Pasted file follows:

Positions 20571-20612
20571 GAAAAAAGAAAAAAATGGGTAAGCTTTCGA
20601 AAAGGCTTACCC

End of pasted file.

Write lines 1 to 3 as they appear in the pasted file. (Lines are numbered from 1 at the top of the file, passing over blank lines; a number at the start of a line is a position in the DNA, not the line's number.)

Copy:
Positions 20571-20612
20571 GAAAAAAGAAAAAAATGGGTAAGCTTTCGA
20601 AAAGGCTTACCC